What if 3 out of 10 people were to ask for the same red shoes, and they were 40% more likely to buy right away? But instead of bringing them what they requested, the sales agent brought them red handbags, red wallets and every other red item in the store – or every shoe in the store, regardless of the color or size requested?
It probably wouldn’t surprise you if 73% of customers immediately left when facing a similar scenario using the search function on an ecommerce website.
Google calls these “I want to buy” moments and when you neglect to focus on this part of the customer experience, you’re essentially saying “No” to people who are trying to give you their money.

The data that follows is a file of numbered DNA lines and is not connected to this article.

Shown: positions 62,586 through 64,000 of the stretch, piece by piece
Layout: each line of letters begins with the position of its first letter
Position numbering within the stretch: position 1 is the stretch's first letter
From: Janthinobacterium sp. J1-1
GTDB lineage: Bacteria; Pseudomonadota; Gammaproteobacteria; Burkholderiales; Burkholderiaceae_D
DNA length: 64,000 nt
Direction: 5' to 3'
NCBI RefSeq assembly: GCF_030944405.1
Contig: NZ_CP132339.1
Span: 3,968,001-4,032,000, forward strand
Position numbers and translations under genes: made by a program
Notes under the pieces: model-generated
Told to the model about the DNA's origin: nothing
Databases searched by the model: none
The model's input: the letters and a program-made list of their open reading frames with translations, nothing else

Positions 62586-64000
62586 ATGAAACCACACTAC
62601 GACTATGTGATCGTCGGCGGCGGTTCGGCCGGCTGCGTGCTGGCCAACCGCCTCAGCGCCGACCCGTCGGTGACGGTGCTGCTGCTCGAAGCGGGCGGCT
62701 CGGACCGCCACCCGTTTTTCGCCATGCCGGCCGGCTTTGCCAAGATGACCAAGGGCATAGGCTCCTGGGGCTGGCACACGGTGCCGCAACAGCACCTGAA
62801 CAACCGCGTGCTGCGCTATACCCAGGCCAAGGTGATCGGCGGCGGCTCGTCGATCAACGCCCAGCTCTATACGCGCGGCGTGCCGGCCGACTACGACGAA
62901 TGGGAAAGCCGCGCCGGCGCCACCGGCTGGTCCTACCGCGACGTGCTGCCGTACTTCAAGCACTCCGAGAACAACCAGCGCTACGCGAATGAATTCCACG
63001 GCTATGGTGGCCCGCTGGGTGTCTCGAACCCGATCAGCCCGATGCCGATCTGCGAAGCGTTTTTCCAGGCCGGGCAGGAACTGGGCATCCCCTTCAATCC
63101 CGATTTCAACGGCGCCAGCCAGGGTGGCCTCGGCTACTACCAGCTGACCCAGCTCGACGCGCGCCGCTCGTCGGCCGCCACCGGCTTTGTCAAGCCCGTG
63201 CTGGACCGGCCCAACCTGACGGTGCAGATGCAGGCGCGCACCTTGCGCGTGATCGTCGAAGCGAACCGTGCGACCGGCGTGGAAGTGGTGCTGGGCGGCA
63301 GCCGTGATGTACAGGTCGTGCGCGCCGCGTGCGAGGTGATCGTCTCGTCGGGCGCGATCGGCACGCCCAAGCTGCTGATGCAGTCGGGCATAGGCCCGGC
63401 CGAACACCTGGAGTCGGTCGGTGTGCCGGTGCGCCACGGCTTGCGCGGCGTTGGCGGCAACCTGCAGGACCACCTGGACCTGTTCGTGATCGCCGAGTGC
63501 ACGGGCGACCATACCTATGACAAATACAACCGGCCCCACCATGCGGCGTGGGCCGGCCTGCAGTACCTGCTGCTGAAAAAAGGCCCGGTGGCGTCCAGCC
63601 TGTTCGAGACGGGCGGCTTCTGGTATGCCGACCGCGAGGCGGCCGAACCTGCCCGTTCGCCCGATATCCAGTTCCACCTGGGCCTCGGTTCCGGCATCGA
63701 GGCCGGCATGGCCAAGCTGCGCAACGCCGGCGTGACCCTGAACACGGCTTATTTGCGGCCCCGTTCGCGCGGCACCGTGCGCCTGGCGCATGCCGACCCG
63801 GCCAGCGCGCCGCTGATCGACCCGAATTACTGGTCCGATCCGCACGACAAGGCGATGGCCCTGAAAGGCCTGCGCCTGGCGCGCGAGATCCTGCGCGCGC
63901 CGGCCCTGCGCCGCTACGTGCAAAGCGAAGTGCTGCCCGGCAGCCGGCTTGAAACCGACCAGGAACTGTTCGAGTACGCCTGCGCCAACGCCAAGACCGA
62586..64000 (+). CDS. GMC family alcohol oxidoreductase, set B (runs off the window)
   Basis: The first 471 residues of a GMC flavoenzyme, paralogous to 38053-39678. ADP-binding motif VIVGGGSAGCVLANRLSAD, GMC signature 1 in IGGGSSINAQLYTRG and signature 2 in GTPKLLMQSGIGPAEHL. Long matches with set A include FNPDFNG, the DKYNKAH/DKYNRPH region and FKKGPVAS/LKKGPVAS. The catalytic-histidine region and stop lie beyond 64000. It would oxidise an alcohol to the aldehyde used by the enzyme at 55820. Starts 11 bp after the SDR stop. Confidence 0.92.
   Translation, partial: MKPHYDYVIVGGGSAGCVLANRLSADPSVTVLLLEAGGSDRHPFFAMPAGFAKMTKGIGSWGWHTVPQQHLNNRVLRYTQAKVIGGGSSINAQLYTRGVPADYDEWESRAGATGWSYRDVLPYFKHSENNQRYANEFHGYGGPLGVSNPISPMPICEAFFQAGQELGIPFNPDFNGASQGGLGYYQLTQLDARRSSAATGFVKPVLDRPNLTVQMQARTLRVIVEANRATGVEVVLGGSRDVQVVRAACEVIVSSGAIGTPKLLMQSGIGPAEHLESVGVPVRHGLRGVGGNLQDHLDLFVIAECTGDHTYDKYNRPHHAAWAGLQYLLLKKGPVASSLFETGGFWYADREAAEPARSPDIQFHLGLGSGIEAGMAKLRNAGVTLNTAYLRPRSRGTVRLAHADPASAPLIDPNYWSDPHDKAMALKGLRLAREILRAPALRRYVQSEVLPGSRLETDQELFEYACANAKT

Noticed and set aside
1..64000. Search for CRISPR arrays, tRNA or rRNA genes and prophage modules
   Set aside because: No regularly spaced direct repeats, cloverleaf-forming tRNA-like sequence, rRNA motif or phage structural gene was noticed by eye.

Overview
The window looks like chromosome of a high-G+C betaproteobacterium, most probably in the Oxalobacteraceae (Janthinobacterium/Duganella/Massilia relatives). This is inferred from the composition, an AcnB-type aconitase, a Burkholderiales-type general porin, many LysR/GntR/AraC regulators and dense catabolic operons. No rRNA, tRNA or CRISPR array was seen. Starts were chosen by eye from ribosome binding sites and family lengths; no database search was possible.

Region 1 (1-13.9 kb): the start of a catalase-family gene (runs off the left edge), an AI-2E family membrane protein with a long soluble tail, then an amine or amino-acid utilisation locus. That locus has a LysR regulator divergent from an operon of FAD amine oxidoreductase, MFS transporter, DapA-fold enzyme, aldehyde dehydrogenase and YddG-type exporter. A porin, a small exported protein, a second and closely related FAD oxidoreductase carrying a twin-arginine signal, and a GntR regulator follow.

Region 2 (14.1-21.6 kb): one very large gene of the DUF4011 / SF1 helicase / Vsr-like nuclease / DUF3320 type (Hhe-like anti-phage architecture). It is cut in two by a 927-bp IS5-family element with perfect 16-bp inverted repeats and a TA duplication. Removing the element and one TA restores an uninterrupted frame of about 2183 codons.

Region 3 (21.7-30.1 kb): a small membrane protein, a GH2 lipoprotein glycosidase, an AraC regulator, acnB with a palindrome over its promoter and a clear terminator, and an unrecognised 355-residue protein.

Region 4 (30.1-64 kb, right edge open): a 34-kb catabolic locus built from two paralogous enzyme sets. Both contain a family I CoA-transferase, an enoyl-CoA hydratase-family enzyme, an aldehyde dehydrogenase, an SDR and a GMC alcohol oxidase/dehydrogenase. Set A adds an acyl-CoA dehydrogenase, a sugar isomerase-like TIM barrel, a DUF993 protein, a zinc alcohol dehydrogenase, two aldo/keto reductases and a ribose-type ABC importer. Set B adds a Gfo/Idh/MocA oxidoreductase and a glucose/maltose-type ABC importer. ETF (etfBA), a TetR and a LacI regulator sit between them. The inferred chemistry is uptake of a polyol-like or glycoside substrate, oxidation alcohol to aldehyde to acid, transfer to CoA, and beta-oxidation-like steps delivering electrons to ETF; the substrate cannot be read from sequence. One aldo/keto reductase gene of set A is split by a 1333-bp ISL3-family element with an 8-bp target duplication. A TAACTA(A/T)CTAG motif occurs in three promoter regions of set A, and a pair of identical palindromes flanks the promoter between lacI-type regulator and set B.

Let’s walk through some common site search mistakes to avoid, so you don’t have to drive away customers and continue to lose sales.
1. Making Customers Search for a Search Bar and Text
Having a site search bar sounds like an obvious feature to include on an ecommerce website. Sadly, what isn’t always obvious is where that search bar lives.
Here are some important considerations to make when designing your site search merchandising user experience:
i. Make Your Search Bar Prominent and Consistent
Image via Econsultancy.com
If your site search box isn’t easy to spot, you could be losing out on a lot of sales. That’s because “visitors who use the search bar are 5X more likely to purchase than visitors who don’t.” So, ensure that it’s in an easy to spot location and is in the same place on every page for consistency.
While the example above shows a large text box (a good UX feature), it could stand out more if the design included more contrast between the background colour of the site and the search box.